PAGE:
Previous coverage here. Cato co-published the most comprehensive book on this subject, Jury Nullification: The Evolution of a Doctrine by Clay Conrad. For shorter works, go here, here, and here.

“New Hampshire Joins Montana in Real ID Victory”

So reports Wired’s “Threat Level” blog as the Department of Homeland Security capitulates in the face of New Hampshire’s rejection of REAL ID. The same thing happened with Montana.

The key? The renegade states send a nice letter that is not a request for an extension of a looming deadline but touts the security of their driver’s licenses, which the Department of Homeland Security accepts as an official extension request. That lets DHS save face, even as it backs down from repeated threats to punish the citizens of rogue states.

New Hampshire wins.

Passport Snooping Is Just the Beginning

Following up on the story earlier this week that the passport files of all three major presidential candidates had been snooped on, Brian Bennett writes in the April 7 issue of Time about plans to distribute passport information very widely indeed, such as to the Department of Homeland Security, IRS, employers, and foreign governments.

Meanwhile, the State Department has a video interview up on its website about passport privacy. Addressing the issue in a long format on a widely accessible medium is a good thing, so congratulations are due State for addressing the issue.

However, the lead question asked of Under Secretary for Management Patrick Kennedy is a big waste of time: “Does every State Department employee have access to personal data that’s given us for passports or other reasons?” That pitch is so slow it doesn’t even reach the plate. But there is some interesting information about the State Department’s data security practices later in the video.

Unaddressed is Brian Bennett’s reporting on the proposal for wholesale sharing of passport information.

Stewart Baker Should Start at the Beginning

Department of Homeland Security Assistant Secretary for Policy Stewart Baker has posted the second in a series on the REAL ID Act at the DHS Leaderhip blog. I assessed his first try here.

This one raises the privacy issues with REAL ID, and it claims that privacy advocates “can’t and won’t tell you precisely how REAL ID threatens privacy.” Knowing his smarts and savvy, I’m confident that Stewart is feigning unawareness of my book Identity Crisis and the hearings in Congress that have exposed the many threats to privacy from REAL ID specifically, and national ID systems generally. He has also had the opportunity to read the DHS Privacy Committee’s report, which cited and discussed “serious risks” to privacy from the REAL ID program.

It’s true that privacy is a complex subject, and the complexity is preserved by the fact that a number of different interests are often lumped together under the “privacy” heading. But Stewart has certainly had the opportunity to read the Privacy Committee’s “framework document,” which articulates each of these interests. For a more thorough study of privacy in its strongest sense (control over personal information), he could re-read (or perhaps just read) my 2004 study “Understanding Privacy—and the Real Threats to It.”

The claim that privacy advocates won’t articulate the privacy problems with REAL ID is a shift from earlier public comments where Baker reportedly expressed puzzlement about privacy concerns with REAL ID, or his failure to understand them. One can’t be puzzled by the privacy concerns with REAL ID at one point in time and later claim that privacy concerns haven’t been articulated. There’s something else afoot.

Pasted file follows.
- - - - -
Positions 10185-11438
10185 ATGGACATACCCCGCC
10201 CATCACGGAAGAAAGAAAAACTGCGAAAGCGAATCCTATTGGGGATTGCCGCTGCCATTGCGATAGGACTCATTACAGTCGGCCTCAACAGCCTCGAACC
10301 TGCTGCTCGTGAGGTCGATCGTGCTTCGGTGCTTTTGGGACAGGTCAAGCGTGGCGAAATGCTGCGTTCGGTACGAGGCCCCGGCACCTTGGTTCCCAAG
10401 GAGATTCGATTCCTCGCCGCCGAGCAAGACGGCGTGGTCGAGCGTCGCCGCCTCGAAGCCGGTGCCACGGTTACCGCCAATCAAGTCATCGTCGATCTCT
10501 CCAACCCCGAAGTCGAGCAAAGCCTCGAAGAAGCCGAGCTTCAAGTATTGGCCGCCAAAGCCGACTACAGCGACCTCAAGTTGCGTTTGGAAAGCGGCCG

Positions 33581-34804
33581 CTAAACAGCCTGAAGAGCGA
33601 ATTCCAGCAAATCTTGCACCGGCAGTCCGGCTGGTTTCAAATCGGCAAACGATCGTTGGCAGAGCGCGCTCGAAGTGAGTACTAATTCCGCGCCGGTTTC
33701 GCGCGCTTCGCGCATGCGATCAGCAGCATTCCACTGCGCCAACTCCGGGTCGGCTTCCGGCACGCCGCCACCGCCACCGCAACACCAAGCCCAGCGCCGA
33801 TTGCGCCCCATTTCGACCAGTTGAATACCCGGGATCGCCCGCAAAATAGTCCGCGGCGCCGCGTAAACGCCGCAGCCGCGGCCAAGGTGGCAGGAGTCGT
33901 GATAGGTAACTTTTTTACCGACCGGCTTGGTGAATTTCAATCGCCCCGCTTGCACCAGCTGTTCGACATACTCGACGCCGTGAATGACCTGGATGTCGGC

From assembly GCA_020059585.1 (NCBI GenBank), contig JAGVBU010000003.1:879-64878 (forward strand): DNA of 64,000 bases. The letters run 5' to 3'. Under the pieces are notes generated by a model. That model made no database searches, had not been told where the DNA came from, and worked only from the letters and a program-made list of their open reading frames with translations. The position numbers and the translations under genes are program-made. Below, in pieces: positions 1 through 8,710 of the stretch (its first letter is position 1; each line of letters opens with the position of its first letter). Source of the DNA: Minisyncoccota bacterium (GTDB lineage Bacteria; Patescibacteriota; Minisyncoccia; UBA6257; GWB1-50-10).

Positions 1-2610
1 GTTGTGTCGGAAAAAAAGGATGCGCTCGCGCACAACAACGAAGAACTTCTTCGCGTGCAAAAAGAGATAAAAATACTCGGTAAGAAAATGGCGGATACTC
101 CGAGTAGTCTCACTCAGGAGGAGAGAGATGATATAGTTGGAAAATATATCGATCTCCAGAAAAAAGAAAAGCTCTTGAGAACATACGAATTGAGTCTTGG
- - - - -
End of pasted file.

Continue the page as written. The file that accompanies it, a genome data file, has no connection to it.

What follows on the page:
I suspect it’s the fact that Baker gives higher priority to implementing REAL ID than to protecting Americans’ privacy. He just can’t bring himself to say so because it wouldn’t be popular or politic. (To be clear: He makes claims that REAL ID will protect privacy, but they do not pass muster.)

Baker should address the privacy consequences of REAL ID in a way that is not feigned ignorance or dismissiveness, but he should do something else first: Tell us what REAL ID is good for. The burden of proof in the debate over REAL ID is not on privacy advocates to say why not, but on proponents of the national ID law to say why.

No proponent of REAL ID, including Stewart Baker, has ever articulated how the program will cost-effectively secure the country against any threat. In fact, the Department of Homeland Security declined to articulate how REAL ID works to benefit the country in its analysis of the REAL ID regulations it issued. This is something I discussed, along with the privacy concerns, in my May 2007 testimony to the Senate Judiciary Committee:

The Department of Homeland Security has had two years to articulate how REAL ID would work. But the cost-benefit analysis provided in the proposed rules issued in March … helps show that implementing REAL ID would impose more costs on our society than it would provide security or other benefits. REAL ID would do more harm than good.

This is true if you assign no value to privacy at all. Americans do value their privacy and civil liberties, but the conversation should start at the beginning–with an articulation from Stewart Baker of how REAL ID provides cost-effective security.

Bush Opponents Upset That Bush Lost in the Supreme Court

In an interesting side-note to the Medellin decision, the case’s convoluted procedural history made for some rather strange political bed fellows.  The Court’s decision, anchored by the “conservative wing” (Roberts, Scalia, Thomas, Alito) and joined by the “moderate” Kennedy and (writing separately) the “liberal” Stevens effectively clears the last remaining roadblock to Texas’s imposition of the death penalty on the murderer Jose Erenesto Medellin.  Consequently, Tuesday’s result disappointed death penalty abolitionists, who join on the losing side those who want international law to have direct applicability in the United States.  That’s right, by ruling against President Bush’s executive overreach – which at least three members of the Court’s “liberal” wing implicitly ratified – the Court angered cosmopolitan liberals.  Go figure.